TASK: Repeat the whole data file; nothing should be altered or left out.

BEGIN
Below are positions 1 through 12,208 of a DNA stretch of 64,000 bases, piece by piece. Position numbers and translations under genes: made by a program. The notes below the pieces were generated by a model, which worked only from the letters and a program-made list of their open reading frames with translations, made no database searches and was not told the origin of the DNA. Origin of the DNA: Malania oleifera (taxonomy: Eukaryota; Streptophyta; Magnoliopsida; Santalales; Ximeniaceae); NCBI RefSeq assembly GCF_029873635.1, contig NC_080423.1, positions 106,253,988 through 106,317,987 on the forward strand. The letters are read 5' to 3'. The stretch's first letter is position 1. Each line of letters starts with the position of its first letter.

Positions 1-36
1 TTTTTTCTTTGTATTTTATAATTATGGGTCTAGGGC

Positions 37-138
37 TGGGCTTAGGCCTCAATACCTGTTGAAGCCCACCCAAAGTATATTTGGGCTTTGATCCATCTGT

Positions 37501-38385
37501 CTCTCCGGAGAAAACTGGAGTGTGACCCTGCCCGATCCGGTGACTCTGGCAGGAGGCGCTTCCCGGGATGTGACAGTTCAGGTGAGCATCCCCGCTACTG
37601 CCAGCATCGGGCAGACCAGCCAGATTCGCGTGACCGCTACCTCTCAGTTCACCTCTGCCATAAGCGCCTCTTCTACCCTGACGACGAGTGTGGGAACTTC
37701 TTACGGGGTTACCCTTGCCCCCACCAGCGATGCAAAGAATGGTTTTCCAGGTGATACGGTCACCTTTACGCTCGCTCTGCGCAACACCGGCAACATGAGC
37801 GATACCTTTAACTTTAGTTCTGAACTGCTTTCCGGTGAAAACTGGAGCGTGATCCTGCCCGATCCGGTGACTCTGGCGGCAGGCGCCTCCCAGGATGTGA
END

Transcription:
Below are positions 1 through 12,208 of a DNA stretch of 64,000 bases, piece by piece. Position numbers and translations under genes: made by a program. The notes below the pieces were generated by a model, which worked only from the letters and a program-made list of their open reading frames with translations, made no database searches and was not told the origin of the DNA. Origin of the DNA: Malania oleifera (taxonomy: Eukaryota; Streptophyta; Magnoliopsida; Santalales; Ximeniaceae); NCBI RefSeq assembly GCF_029873635.1, contig NC_080423.1, positions 106,253,988 through 106,317,987 on the forward strand. The letters are read 5' to 3'. The stretch's first letter is position 1. Each line of letters starts with the position of its first letter.

Positions 1-36
1 TTTTTTCTTTGTATTTTATAATTATGGGTCTAGGGC

Positions 37-138
37 TGGGCTTAGGCCTCAATACCTGTTGAAGCCCACCCAAAGTATATTTGGGCTTTGATCCATCTGT

Positions 37501-38385
37501 CTCTCCGGAGAAAACTGGAGTGTGACCCTGCCCGATCCGGTGACTCTGGCAGGAGGCGCTTCCCGGGATGTGACAGTTCAGGTGAGCATCCCCGCTACTG
37601 CCAGCATCGGGCAGACCAGCCAGATTCGCGTGACCGCTACCTCTCAGTTCACCTCTGCCATAAGCGCCTCTTCTACCCTGACGACGAGTGTGGGAACTTC
37701 TTACGGGGTTACCCTTGCCCCCACCAGCGATGCAAAGAATGGTTTTCCAGGTGATACGGTCACCTTTACGCTCGCTCTGCGCAACACCGGCAACATGAGC
37801 GATACCTTTAACTTTAGTTCTGAACTGCTTTCCGGTGAAAACTGGAGCGTGATCCTGCCCGATCCGGTGACTCTGGCGGCAGGCGCCTCCCAGGATGTGA